The use of light and shadow in this film was innovating; it attempted and succeeds in elements of expressionism (as utilized in such early films as The Cabinet of Dr. Caligari, and Birth of a Nation). The film was so methodical in its constant attention to light and shadow that they begin to allow the audience to see the character’s mood as enhanced by the light or shadow.
This is relevant in such moments as Kane’s lust (when he is caught in bed with another woman the shadow’s dominant the scene), and in his darker moods (later in the movie when he upturns his wife’s puzzles the light is harrowing and the shadows almost swamp the scene) especially when Kane allows the shadow and light from fire to flicker on the faces of his characters. Orson Welles used what is known as the up angle shot or low-angle shot which completely changed how a character was depicted and seen by the audience.
In film analysis it is important to recognize how the film is shot. The use of this camera angle at an up angle shot can be witnessed at the beginning of the film with a Christmas scene at Thatcher’s when old men stand above a little boy. The shot can also be witnessed during the declaration of principles scene with shots of Kane and Jed at the window. In either case there is some quality of overbearing personality with the shots, of eagerness and hunger when the characters are portrayed in this fashion.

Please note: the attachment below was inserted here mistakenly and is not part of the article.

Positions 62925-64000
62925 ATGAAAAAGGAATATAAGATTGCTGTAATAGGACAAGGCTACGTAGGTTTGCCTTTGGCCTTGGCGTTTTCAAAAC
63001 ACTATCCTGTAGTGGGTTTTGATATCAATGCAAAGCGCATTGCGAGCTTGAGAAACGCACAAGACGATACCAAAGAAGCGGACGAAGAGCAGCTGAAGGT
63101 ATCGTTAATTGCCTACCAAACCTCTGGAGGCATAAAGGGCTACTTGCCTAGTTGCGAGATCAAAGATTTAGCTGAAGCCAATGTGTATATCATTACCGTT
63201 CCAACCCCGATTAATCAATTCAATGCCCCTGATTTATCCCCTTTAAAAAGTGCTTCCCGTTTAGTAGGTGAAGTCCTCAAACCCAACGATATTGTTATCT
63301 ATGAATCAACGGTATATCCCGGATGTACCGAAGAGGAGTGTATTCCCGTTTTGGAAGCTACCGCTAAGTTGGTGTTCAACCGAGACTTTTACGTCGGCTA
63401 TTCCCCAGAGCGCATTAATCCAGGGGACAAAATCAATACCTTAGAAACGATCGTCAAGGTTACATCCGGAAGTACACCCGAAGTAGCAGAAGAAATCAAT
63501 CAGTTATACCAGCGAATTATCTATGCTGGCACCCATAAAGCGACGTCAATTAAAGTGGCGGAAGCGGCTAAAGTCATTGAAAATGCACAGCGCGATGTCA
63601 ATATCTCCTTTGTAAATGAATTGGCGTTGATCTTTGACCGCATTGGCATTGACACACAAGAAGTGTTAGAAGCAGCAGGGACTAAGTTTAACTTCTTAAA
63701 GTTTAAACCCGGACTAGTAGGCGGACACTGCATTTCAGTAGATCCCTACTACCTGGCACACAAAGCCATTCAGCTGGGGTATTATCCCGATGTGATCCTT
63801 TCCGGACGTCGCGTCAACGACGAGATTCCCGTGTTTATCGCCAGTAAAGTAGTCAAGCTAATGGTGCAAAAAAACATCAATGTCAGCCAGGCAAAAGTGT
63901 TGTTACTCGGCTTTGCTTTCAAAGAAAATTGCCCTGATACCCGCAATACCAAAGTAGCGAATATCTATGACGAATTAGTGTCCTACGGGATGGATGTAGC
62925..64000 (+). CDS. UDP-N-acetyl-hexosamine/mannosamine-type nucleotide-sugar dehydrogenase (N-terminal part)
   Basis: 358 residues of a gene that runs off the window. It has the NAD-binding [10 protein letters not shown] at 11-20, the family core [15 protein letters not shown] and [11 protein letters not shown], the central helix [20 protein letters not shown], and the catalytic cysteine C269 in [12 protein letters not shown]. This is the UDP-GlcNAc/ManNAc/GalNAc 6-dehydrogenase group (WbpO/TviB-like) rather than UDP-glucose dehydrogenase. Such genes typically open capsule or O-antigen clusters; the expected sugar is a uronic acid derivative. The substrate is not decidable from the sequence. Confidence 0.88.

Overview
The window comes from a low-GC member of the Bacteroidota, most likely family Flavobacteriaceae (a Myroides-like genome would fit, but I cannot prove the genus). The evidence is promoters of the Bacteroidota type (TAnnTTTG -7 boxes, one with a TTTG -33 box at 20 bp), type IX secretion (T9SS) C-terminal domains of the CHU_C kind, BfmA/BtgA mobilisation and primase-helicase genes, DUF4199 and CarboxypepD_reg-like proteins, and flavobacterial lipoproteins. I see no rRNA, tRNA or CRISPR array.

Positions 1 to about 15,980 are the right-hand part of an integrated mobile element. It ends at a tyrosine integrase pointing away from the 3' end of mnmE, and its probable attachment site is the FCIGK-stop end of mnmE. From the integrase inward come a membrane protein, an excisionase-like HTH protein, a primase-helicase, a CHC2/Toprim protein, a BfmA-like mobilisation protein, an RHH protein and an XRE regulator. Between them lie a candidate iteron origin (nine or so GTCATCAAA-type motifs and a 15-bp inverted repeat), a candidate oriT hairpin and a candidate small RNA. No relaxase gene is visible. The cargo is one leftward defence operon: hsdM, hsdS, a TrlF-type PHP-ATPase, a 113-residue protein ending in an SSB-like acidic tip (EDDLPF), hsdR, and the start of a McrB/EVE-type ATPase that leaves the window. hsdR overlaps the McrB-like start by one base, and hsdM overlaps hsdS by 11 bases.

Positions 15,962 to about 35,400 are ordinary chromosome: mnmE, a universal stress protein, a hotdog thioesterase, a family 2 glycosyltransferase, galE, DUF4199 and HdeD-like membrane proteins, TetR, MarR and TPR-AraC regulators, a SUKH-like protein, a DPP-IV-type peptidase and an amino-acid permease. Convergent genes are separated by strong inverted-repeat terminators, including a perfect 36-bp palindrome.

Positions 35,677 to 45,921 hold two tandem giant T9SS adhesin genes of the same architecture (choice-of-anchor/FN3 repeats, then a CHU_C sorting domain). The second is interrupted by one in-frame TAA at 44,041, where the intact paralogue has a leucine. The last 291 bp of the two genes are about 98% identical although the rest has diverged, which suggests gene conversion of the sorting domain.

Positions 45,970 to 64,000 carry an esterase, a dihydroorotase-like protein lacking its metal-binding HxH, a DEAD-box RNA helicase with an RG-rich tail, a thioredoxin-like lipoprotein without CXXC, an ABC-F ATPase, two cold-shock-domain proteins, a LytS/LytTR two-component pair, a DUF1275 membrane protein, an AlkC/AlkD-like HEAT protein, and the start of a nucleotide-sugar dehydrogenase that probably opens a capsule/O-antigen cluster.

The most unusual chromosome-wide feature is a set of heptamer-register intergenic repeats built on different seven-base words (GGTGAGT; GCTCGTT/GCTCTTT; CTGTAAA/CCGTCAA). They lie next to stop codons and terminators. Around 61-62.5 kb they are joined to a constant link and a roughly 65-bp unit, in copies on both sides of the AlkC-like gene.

In the movie Citizen Kane, one of the final scenes depicts the character’s childhood sleigh with the word Rosebud painted across it; the last words of the main character were ‘Rosebud’ which says that all his life would willingly be traded to have his childhood innocence back. For the film Citizen Kane the viewer is taken through the entire life of Charles Kane and at the end of his life, and the film, there is a coinciding message of lost youth that the protagonist cannot deny he longs for, even on his deathbed, he finally regrets. That is the end message or denouement of the film.
Throughout the horrors that the protagonist has incited in others, and his life, he still longs to be a child, to play, to do it over again and better, less hurtful to his wives, and friends. Perhaps this is the message of the director, a dying man’s desire to be freed of guilt. Pulp Fiction In detail the viewer finds hints of the subject a director wants to relay. The techniques used such as lighting, stills, music, landscape, all lead to the development of a character. In the opening sequence of Pulp Fiction Vega’s character is arguing with his partner Jules about Jules’ affinity of saying bible quotes before and after killing someone.